Lawyers are trying to figure out the liability issues if the Anarchists don’t fill in the potholes correctly and cause accidents or vehicular damage.  Perhaps they should heed the advice of Mitchell Kapor (the founder of Lotus Software) who advised:  “Inside every anarchy, there’s an Old-Boy Network.” 

A Precursor to the “Digital” Age

Since this is a blog about bars and beer, I typically refrain from political topics, but unless one has been living under a rock for the last eighteen months, it’s difficult to stay above the fray.  While the tripe that emanates from the West Wing becomes more unbelievable and dangerous each day,  one also has to hold the media accountable for the methods of coverage at times.

Source of alternative facts (to be polite…..)

One wonders if we can return to the civility and bipartisanship led by statesmen that characterized the Oregon Legislature e.g. Tom McCall and Hector MacPherson and the US Congress e.g. Mark Hatfield and Tip O’Neill in the 60’s and 70’s.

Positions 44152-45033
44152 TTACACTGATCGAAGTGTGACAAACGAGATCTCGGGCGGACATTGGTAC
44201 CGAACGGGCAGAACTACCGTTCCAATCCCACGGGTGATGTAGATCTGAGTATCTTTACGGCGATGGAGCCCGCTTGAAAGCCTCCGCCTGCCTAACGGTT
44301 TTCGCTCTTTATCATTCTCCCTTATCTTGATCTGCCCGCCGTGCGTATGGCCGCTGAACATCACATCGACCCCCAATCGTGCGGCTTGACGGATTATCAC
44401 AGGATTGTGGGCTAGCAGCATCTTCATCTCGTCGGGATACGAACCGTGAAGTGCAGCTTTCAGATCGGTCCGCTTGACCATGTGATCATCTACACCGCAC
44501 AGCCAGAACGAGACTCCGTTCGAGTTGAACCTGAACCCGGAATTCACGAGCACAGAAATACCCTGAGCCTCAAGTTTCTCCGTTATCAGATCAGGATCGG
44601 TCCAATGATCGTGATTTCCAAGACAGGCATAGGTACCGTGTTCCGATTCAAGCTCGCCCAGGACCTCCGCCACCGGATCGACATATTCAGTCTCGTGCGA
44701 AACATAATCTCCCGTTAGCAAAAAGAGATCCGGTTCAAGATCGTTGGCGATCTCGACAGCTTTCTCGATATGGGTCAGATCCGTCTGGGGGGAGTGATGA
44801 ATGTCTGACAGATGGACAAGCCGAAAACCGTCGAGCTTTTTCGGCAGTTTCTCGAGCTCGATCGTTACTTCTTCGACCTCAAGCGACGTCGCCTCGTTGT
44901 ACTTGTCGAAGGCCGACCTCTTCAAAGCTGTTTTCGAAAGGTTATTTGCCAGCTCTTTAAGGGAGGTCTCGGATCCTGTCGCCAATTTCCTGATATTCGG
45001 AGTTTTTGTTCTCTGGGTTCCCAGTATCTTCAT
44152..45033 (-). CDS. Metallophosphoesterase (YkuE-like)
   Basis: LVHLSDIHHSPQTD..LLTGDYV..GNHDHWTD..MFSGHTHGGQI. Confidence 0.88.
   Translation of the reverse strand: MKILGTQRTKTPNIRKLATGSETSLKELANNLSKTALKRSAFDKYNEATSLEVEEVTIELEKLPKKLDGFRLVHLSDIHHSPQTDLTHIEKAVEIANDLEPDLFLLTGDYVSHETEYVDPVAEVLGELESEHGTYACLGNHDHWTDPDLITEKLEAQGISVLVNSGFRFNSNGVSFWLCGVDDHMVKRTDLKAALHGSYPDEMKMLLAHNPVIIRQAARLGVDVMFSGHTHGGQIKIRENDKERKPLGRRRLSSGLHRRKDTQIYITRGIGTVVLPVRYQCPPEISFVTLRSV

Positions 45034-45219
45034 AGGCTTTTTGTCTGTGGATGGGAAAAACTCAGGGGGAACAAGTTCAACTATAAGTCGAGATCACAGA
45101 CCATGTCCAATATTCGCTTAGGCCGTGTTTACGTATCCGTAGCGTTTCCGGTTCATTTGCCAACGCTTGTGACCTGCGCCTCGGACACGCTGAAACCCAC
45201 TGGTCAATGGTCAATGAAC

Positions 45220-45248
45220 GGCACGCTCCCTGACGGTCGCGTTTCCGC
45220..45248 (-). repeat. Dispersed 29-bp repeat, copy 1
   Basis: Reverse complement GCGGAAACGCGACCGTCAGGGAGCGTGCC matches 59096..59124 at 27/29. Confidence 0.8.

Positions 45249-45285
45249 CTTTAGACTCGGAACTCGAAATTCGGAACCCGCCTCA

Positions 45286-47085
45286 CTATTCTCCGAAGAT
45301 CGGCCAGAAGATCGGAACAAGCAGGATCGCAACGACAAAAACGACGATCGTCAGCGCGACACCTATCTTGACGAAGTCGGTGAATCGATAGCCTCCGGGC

Yet, based on the nature of the beast, there were times even in this more refined era (without 24-hour news coverage) when emotions overcame propriety – something which lent some humor and excitement to the news.

Such was the case on September 16, 1976, when Vice President Rockefeller was campaigning with Sen. Bob Dole, who had been selected to be President Gerald Ford’s running mate.   Some student in a group of hecklers gave the finger to the VP and he immediately reciprocated the gesture — with gusto!  I’ve kept the picture below from the newspaper for all these years thinking I could use it at some point and the excerpt below describes the incident: